It pays to pay attention. Check your PayPal account and credit card balances often. Review your credit reports for unusual activity at least once a year. PayPal members can also take advantage of a special offer for credit report monitoring.

Remember: Check your accounts and credit reports often to discover and stop problems quickly.

Tuesday, February 21, 2006

New Credit Card Scam

Consumer advocate Clark Howard recently posted information on a new credit card scam that targets credit union members.

One of the most common Internet scams is a technique called "phishing". A person goes "phishing" by trying to get the recipient to divulge personal information such as online passwords or their social security number. In this new scam, the intended victim receives an email that purports to be from the National Credit Union Administration. It targets people who are members of credit unions and it looks very official. Not only are the graphics very real looking, but the link in the e-mail looks real too.

You never want to update your information or your accounts through an e-mail. Always go to the Web site itself or call the organization.

Thursday, February 02, 2006

New Credit/Debit Card Scam

Adapted from a release issued by the Institute of Consumer Financial Education

There's a new scam out there, one that may take in even the savviest consumer, because the con artists have obtained information that makes them look legitimate. By phishing and pharming on the phone and over the Internet, scammers are getting credit card numbers, personal identification numbers (PINs), and the three- to seven-digit security numbers off of the backs of credit and debit cards.

You could easily receive a call from a crook representing him- or herself as an employee of the institution that issued your personal or business credit or debit card. The caller says that he/she is processing a credit of almost $500, because one of your cards may have been used improperly. Wow, you think, a $500 credit. If you're like most cardholders, you sit up and take notice. The caller already has your credit card number(s), name, address, and telephone number, so you don't hesitate to answer his/her questions.

Stop. Hesitate. Don't answer. The reason the scammer is calling is that he/she needs the numbers from the back of your card. With this information, the caller can start running up charges on your account.

The scenario goes like this: an unsuspecting consumer answers his/her home or work phone and hears, "This is [gives a name], and I'm calling from the security and fraud department at VISA. My employee ID badge number is 3736214."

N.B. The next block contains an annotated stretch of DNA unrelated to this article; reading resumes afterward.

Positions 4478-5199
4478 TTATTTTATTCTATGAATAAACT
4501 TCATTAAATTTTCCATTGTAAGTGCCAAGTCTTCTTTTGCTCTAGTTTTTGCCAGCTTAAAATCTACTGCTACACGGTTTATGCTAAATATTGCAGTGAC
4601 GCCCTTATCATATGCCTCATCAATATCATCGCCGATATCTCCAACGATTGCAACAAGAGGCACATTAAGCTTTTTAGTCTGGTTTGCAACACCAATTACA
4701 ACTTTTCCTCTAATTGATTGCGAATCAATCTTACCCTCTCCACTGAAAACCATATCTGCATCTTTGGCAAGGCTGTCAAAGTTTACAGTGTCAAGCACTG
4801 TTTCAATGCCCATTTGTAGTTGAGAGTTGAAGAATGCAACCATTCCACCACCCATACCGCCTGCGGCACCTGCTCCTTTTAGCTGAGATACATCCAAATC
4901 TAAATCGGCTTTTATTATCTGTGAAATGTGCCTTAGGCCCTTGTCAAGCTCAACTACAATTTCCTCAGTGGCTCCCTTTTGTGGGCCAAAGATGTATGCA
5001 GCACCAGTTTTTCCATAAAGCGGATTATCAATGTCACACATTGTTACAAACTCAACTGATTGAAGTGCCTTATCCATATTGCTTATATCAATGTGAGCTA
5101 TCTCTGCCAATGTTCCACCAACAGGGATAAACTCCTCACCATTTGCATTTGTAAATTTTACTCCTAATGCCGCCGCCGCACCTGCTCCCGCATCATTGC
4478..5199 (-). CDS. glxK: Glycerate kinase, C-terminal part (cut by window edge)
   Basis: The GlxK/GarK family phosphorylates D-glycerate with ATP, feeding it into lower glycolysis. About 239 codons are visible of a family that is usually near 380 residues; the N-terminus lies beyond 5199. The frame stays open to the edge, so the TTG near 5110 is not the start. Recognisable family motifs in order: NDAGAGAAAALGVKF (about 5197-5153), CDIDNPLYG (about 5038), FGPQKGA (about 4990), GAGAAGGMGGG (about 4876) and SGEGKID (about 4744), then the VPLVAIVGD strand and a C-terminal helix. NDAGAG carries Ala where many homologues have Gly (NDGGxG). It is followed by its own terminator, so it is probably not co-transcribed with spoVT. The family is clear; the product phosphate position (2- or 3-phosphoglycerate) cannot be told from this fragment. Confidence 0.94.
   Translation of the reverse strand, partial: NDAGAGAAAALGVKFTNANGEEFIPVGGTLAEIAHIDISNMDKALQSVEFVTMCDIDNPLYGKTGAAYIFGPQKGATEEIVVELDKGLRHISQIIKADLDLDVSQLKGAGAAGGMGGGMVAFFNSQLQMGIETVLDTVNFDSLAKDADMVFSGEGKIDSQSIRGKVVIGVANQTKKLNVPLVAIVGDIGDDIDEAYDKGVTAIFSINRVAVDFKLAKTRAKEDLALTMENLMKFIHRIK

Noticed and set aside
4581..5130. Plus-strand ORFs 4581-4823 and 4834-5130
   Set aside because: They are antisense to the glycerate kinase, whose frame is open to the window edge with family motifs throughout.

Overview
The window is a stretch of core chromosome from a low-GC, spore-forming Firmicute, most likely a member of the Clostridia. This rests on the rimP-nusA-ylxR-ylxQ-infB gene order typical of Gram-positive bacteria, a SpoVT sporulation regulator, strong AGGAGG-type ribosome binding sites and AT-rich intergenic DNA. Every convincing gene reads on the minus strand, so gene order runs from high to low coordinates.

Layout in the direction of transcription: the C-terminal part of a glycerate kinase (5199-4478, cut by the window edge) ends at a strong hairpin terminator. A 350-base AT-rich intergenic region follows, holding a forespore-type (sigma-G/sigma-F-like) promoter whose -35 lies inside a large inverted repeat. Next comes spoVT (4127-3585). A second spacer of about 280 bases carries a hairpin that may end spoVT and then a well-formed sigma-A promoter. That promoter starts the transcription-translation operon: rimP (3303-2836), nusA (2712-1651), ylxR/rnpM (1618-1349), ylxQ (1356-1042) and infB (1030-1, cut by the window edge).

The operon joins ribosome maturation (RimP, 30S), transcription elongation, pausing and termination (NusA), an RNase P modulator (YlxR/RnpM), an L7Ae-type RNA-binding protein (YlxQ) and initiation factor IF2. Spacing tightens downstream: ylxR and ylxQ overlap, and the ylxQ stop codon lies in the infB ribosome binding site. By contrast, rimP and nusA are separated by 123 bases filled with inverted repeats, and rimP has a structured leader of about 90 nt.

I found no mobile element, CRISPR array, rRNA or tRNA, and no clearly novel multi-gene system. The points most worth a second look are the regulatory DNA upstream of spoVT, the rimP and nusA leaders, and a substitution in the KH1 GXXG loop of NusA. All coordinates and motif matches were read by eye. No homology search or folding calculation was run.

Next comes an ominous warning. "Your VISA card has been flagged for an unusual purchase pattern, and I'm calling to verify some things. This would be on your VISA card which was issued by [name of your bank or credit card company]. Did you purchase an anti-virus software program with a personal firewall for $497 from a sales and marketing company based in Georgia?"

When the consumer responds that he/she did not purchase the software, the caller continues, "Then we will be issuing a credit to your account. This Georgia-based telephone boiler room outfit is a company we have been watching. The bogus charges range from $297 to $497, which are just under the $500 purchase pattern that most cards flag. Before your next statement, the credit will be sent to [cardholder's address]. Is that correct?"

After the victim confirms that yes, that is the correct address, the con artist says, "I will be starting an internal fraud investigation. If you have any questions, you should call the 1-800 number listed on the back of your card and ask for the Security Department. You will need to refer to this control number." The caller then gives the consumer a six-digit number. "Do you need me to read it to you again?" he or she inquires politely.

Now the thief goes in for the kill—getting the target's security code or PIN. The caller states, "I need to verify that you are in possession of your card. Please turn your card over and look for the numbers on the back. There are seven numbers; the first four are part of the card number, the next three are the security numbers that verify you are the possessor of the card. These are the numbers you may sometimes use to make Internet purchases to prove you have the card in your possession." Then the scammer asks you to read the last three numbers back to them.

After the consumer tells the caller the three numbers, the con artist responds, "That is correct, I just needed to verify that the card has not been lost or stolen, and that you still have your card in your possession. Do you have any questions?" When the victim says that he/she doesn't, the caller urges, "Don't hesitate to call back if you do," and disconnects.

The victim actually says very little during this conversation and is never asked to tell the caller his/her debit or credit card number. The cardholder usually feels secure that this was a legitimate call and rarely calls back. Those intuitive cardholders who do call the bona fide VISA Security Department are informed that the call was bogus and just another scam. More upsetting, however, is that during that call, the cardholder often learns that new purchase of $497 was recently charged to his/her card.

Should you receive such a call, the Institute of Consumer Financial Education advises, do not give out any security numbers. Make a verifiable fraud report to the issuer involved and immediately close the account(s) in question. VISA or MasterCard will reissue a new number. What the crooks really want is the three-digit Security PIN number on the back of your card. Don't give it to anyone who calls you.

Instead, tell the caller(s) that you will call VISA or MasterCard directly for verification of your conversation. According to the Institute of Consumer Financial Education, VISA and MasterCard Security Departments would never ask for anything on the card; they already know the information because they issued the card.

Don't let the promise of a refund con you out of your PIN number. If you do, by the time you receive a statement listing charges for purchases you didn't make, it may be too late to undo the damage. It could also be more much more difficult to file a fraud report.

An ounce of prevention is worth a pound of cure: should you receive a call like this, hang up immediately.

February 2006
Adapted from a release issued by the Institute of Consumer Financial Education.